Forbidden Tomes (Halloween Edition): UNCLE MONTAGUE’S TALES OF TERROR

Children’s genre literature is often dismissed, and for good reason – most publishers don’t seem to recognise that kids can handle scary stuff. But, there are some serious exceptions to this rule. Some children’s horror is even scarier than what they give adults. My favorite example of this is Chris Priestley’s UNCLE MONTAGUE’S TALES OF TERROR.

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The book is structured terrifically – a young boy listens to his spooky old uncle telling ghost stories, each of which increase in macabre nature. But as the house fills with noises and the uncle becomes distressed, the boy begins to wonder, what is Uncle Montague hiding?

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From the very start, Priestley’s word is full of the Gothic and the uncanny – a mist-shrouded path of gnarled trees, a dark house full of whispers, and a collection of tales all focused on children who meet horrific fates for their transgressions. He knows his horror, as evidenced simply by the uncle’s name, a reference to ghost story master M.R. James. It’s a deeply atmospheric book, liminal and chilly with a hefty dose of melancholy on top. This makes the overarching story just as compelling as the vignettes in between.

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Speaking of which, I was shocked the first time I read it by how dark they were willing to go. All of them center on child protagonists, who – usually because of mischief or disobedience – encounter the supernatural and suffer the consequences. From a demon bench-end that spouts murderous thoughts into the owner’s head, to an old woman who turns trespassers to trees, even a child-luring demon-cat, the tales are full of horrific protagonists. There is something gleefully classic about the stories, each set in the Victorian era and featuring a wicked twist. It’s a skilful throwback to the old masters like James and Poe. The illustrations, resembling the best of Edward Gorey, only make this homage more wonderful.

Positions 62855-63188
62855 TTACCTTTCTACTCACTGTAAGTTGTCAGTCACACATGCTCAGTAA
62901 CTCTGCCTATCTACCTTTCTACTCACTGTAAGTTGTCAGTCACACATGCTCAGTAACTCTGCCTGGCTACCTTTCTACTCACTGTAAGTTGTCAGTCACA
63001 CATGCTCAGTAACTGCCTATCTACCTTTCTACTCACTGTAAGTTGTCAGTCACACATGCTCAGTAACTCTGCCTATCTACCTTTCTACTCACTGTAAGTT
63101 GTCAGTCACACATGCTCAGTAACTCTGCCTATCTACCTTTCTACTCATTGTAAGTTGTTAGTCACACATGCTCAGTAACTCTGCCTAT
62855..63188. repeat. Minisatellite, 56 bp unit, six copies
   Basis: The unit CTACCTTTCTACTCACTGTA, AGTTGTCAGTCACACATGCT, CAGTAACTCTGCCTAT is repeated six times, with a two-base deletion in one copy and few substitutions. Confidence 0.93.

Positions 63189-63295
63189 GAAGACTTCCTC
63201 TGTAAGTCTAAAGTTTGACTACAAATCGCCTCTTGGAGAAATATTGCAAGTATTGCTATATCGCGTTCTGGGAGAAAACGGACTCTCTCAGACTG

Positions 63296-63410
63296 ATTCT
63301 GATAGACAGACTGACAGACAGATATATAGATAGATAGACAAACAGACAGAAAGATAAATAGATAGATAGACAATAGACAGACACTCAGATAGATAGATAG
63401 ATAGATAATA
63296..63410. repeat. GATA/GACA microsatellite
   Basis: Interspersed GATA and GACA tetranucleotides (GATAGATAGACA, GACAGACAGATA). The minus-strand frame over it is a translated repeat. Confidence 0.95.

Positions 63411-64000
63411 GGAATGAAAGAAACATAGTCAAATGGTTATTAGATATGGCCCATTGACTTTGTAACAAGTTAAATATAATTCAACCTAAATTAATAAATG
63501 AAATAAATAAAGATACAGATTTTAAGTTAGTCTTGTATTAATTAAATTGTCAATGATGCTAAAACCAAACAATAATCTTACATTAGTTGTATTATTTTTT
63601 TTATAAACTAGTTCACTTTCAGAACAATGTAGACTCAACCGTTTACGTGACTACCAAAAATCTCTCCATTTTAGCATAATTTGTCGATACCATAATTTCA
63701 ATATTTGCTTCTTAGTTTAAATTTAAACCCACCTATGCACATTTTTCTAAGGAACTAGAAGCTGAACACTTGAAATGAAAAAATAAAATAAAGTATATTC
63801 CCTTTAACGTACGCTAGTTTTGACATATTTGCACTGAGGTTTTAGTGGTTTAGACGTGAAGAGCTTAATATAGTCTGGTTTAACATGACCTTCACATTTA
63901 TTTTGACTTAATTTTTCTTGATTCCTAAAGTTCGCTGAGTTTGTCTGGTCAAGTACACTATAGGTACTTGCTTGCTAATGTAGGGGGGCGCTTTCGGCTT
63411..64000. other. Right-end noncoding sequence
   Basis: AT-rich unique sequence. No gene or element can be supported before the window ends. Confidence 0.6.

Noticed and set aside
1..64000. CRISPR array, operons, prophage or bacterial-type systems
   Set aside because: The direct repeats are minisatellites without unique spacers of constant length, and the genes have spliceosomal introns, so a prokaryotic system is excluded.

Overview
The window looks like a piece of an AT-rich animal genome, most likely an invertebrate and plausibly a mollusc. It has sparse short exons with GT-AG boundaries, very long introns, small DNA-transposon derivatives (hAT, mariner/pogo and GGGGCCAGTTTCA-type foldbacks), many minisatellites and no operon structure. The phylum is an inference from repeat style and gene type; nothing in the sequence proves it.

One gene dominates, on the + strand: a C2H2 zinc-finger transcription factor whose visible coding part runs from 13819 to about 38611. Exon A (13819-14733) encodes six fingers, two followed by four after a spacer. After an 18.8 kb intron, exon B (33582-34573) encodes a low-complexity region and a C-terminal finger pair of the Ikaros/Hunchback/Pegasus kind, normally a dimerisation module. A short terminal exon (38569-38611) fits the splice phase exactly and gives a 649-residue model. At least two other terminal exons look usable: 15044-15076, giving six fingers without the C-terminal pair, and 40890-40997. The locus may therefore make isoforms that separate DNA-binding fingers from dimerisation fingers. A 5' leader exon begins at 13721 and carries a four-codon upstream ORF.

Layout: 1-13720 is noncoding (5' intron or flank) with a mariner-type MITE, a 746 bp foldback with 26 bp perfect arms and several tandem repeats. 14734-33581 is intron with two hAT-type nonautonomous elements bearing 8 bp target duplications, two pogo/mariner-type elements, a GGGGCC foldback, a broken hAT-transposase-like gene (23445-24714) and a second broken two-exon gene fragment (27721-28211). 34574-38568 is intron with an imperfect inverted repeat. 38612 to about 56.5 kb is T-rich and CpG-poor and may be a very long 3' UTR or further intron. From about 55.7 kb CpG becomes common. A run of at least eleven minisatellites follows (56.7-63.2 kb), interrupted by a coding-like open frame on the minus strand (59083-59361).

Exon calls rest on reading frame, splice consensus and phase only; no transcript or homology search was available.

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As a young person’s introduction to horror, or just a seasoned fan’s autumn read, “Uncle Montague’s Tales of Terror” impress and chill. It’s utterly perfect for reading aloud by the fire, to keep the shadows away.

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